What can’t be overstated is how valuable this book, and those like it, are.  Young people now inhabit a hyper world of instant judgements and accelerating expectations.  But on the plus side, our technology and media is allowing us to reach out to each other about our mental health and share information like never before.  What we need is a corralling of current wisdom and the kind of empathetic take only a sufferer can bring, which is where Mr Gillies comes in.  The book is wonderfully enlightening and reassuring.  I wish my younger self had had a copy when I was feeling like the worlds biggest and most awkward freak in my teens and early 20’s.

Glad to have read this, and glad to have met @technicallyron.

Donning the economists’s cape: A review of J.Brian O’Roark’s “Why Superman Doesn’t Take Over the World; What superheroes can tell us about economics.”

Combining his professional love of economics and his passion for comic books, J.Brian O’Roark applies a range of economic principles to a number of superhero ‘issues,’ such as:

the need for anonymity;
why do superheroes team up?
why do superheroes fight each other?
why do superheroes bother with their day job?
why do criminals bother with superheroes around?
why are superheroes often hated by the people they protect?
how does their tech and gadgets help them?
why don’t they just take over the world?
And, who is the greatest superhero of all?

He draws his heroes mainly from the DC pantheon but there is a liberal sprinkling of Marvels as well. To the above questions, he applies such economic principles as utility and utility curves, insurance, elasticity, production possibilities, comparative advantage, and more. The links seem unforced, logical, and enlightening to both the worlds of economics and comic books. The writer’s style is intelligent and focused but clear, engaging, and entertaining. There is also a helpful glossary at the end.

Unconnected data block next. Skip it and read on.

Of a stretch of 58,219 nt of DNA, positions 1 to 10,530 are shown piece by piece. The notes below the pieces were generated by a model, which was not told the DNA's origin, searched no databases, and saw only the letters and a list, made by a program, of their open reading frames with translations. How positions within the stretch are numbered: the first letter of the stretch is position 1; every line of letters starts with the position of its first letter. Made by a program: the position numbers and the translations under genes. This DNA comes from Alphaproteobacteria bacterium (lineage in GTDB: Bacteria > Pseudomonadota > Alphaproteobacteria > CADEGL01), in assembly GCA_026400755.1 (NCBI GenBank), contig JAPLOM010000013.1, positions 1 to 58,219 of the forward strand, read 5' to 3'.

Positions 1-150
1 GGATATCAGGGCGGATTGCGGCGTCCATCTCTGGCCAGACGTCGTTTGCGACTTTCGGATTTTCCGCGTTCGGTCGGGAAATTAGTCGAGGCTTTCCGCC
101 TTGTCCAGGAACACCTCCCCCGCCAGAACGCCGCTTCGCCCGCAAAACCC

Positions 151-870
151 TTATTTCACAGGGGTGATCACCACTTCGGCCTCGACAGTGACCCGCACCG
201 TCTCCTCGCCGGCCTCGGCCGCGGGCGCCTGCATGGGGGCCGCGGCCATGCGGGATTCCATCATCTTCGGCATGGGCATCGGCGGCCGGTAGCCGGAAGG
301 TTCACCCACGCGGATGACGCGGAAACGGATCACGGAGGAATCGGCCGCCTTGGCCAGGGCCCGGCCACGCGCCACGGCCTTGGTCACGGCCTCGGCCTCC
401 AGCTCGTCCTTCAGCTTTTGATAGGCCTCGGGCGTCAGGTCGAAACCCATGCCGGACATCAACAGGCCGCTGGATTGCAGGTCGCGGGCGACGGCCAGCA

You can always tell when someone is writing about something they love, and J.B.O’Roark surely loves the worlds of economics and superheroes. I enjoyed his account of both of these worlds, and I enjoyed the connections he made. It has inspired me to take a deeper dive into economics

Drashigs on the Starboard Side: A review of the audio-book of Terrance Dicks’ “Doctor Who and the Carnival of Monsters,” read by Katy Manning.

I have memories of seeing this as a small boy, and the long-necked sea monsters that terrorise the 1990’s cruise ship, and then the alien Drashigs, also with their dragon like serpentine necks and terrifying roars, captured my imagination.  I remember being pretty bemused, though, by the scenes on the alien world with bickering aliens and I had a similar experience listening to this today.

The scenes on the ship, with its time loop mystery, and rampaging Plesiosauruses, is satisfying and atmospheric story telling.  When we find out that they are all miniaturised and held in ‘the Scope,’ a piece of outlawed entertainment tech held by showman Vorg  (played in the tv show with delicious ham by veteran actor Leslie Dwyer) and his ‘glamorous assistant,’  that’s a neat development, with a load of potential, especially when we find out that the box also holds many other alien species including Ogerons and Cybermen, other classic Who monsters.